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Spain warns Scotland EU membership not guaranteed

Source: Bloomberg - Thu 25th Oct 2012
Spain warns Scotland EU membership not guaranteed

The Scottish parliament has rejected claims that the country will be required to formally apply to join the EU in the event that a referendum votes to split from Britain.

The statement came in response to comments from Spain that EU membership was not automatically guaranteed.

Earlier this week Spain's Foreign Minister, Jose Manuel Garcia-Margallo, said how an independent Scotland would have to pass through the same process as any other country. The semi-autonomous administration in Edinburgh, which is campaigning to break from Britain, has repeatedly claimed that Scotland would automatically retain EU membership.

However, there are obviously doubts in certain quarters, with a Minister letting slip that Scotland was taking legal advice on the matter.

"Scotland is part of the territory of the EU and the people of Scotland are citizens of the EU – there is no provision for either of these circumstances to change upon independence," a government spokesman said in an email. "Scotland will inherit exactly the same international treaty rights and obligations as the rest of the U.K., as equal successor states."

UK Prime Minister David Cameron and Scottish First Minister Alex Salmond agreed this month to hold a referendum on independence scheduled for 2014. With the debate so far mainly focused on the economics of Scotland going it alone, polls show voters are roughly two-to-one in favor of staying in Britain.

The Spanish government meanwhile is facing its own constitutional challenge as Catalan leader Artur Mas pushes for greater autonomy. The region will hold elections Nov. 25.

Scotland "would have to get in line and secure unanimous support," Garcia-Margallo told the Spanish Senate in Madrid. It would have to wait before being granted membership, he said.

Comment on this Story

 
(contd) Constitutionally the UK is a union between the former England (of which Wales was/is a part) and the former Scotland; Ireland was 'annexed' by the new UK entity later and still later part of Ireland broke away to form what is now the Republic of Ireland, with Northern Ireland remaining a part of the UK. If Scotland becomes 'independent' (it already is independent in reality, but passing on) what is being done in constitutional terms is the dissolution of the UK. The remaining parts of what was the UK (England, incorporating Wales, plus Northern Ireland) would no longer be the 'UK', but just as much a new country as Scotland would be. If Scotland would have to re-apply for membership of the EU, then I think England/Wales/NI would too, on the (debatable) assumption that England (at least) would even wish to! ;) This might just be the excuse some of our English friends might use to simply cease to be a member of the EU ;) Clarification of EU law is badly-needed.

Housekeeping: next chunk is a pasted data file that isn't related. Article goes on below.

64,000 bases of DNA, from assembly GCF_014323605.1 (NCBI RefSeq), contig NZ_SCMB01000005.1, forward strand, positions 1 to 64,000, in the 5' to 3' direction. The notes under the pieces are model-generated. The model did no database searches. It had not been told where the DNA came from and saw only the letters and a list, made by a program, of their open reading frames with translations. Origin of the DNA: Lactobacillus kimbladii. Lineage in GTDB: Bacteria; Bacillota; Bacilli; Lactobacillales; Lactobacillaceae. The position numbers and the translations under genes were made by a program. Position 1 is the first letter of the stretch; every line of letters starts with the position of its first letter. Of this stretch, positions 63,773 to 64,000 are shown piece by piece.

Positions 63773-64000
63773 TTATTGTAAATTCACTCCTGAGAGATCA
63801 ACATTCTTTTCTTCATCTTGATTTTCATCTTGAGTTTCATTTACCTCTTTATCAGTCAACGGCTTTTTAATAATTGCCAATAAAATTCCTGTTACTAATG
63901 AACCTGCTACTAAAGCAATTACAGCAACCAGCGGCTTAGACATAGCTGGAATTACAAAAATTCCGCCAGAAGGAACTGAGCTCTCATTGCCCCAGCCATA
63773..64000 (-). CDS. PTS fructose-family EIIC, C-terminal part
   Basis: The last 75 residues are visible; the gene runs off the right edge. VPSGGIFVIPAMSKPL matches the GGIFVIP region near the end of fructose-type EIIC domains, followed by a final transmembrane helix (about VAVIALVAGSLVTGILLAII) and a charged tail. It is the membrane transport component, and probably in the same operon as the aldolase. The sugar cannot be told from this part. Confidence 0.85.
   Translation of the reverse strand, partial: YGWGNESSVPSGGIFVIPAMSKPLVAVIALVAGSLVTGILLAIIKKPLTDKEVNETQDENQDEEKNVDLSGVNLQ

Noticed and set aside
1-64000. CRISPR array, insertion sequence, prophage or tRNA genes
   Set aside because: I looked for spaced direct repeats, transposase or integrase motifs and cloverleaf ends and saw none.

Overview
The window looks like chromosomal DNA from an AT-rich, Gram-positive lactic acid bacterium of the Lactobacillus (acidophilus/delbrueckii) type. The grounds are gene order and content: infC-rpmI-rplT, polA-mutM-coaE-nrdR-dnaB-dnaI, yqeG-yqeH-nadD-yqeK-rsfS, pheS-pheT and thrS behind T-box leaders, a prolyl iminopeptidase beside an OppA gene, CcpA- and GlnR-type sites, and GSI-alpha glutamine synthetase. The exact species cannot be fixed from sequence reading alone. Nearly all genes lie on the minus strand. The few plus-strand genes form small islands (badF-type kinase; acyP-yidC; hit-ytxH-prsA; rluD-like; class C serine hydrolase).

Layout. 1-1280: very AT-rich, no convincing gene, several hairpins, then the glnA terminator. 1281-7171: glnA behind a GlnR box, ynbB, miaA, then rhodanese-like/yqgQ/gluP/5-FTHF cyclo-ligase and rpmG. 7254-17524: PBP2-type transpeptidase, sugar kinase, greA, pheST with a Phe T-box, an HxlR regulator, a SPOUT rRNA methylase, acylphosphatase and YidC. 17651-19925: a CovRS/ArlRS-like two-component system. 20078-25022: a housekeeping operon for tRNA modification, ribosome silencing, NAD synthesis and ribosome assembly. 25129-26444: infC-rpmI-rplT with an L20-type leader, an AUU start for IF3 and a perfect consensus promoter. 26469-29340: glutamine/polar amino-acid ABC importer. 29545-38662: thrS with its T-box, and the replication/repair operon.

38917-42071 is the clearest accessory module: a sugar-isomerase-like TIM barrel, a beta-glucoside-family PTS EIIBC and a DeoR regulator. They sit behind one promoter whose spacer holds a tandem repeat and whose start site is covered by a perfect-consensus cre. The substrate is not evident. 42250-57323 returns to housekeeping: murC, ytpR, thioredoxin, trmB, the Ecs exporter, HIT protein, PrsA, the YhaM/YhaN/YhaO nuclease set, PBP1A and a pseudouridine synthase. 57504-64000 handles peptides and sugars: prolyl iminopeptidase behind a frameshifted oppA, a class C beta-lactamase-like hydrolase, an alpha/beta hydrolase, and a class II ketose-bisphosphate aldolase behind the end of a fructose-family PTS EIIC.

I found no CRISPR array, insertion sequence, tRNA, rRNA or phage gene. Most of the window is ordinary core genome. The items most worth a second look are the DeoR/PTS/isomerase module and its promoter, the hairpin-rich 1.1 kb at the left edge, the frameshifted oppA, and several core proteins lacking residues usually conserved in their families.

Bill Cameron - Wed, 21st Nov 2012
Whilst I am Scottish I am deeply opposed to the notion of Scotland separating itself from the rest of the UK, I am also British and want to remain that way. However, I also think the remarks made by Spain in relation to that issue and trying to equate it with the potential 'independence' of Catalonia/Catalunya from Spain betray ignorance and a misunderstanding (perhaps deliberate) of the constitutional make-up of the UK; it is NOT comparable with Spain. Unfortunately EU law seems to make no provision for internal divisions taking place within a member state so it is not possible to look at EU law either way to decide what might happen. It is certainly very different to what happened with the former Czechoslovakia, which split into two prior to joining the EU with the two now separate countries, The Czech Republic and Slovakia, negotiating in their own names their memberships of the EU. - cont in next message (1000 chat limit intervenes)
Bill Cameron - Wed, 21st Nov 2012
Neither will be able to remain in the EU . They would have to re-apply. All their citizens could theoretically be deported back to their 'new' country.
Gus-lopez - Wed, 21st Nov 2012
I can understand both Catalunya and Scotland having an enormous sense of regional pride and wishing to protect their identities and have "a bigger say" in their Gov't etc... but surely this can be done without Independence ? If for no other reason, than to remain as a part of a wider EU community ? I fully expect that if / when both communities come to a referendum on the issue that they will both vote to shun independence.
Mr Grumpy - Sat, 27th Oct 2012
An interesting point - but what about Expats living in Catalonia ? If Catalonia is awarded Independence and therefore leaves the EU, where will that leavethe resedential status of EU Citizens wishing to continue living here ?
Tyler - Fri, 26th Oct 2012
I can't see the EHIC card being too much of an issue : Holidaymakers should not really use this in place of travel insurance and it is not applicable to those living here permanently. What IS interesting is how Scots would be affected by EU residency laws in the short term if they had to re-apply for EU membership.
Tumbit - Admin - Fri, 26th Oct 2012
I assume this means that it can not be assumed that the EHIC card will be valid in it's current state for Scots in the event of an Independent Scotland being voted for in a referendum ? This may have serious implications for Scots living and Holidaying in Spain !!
Peter Harrison - Thu, 25th Oct 2012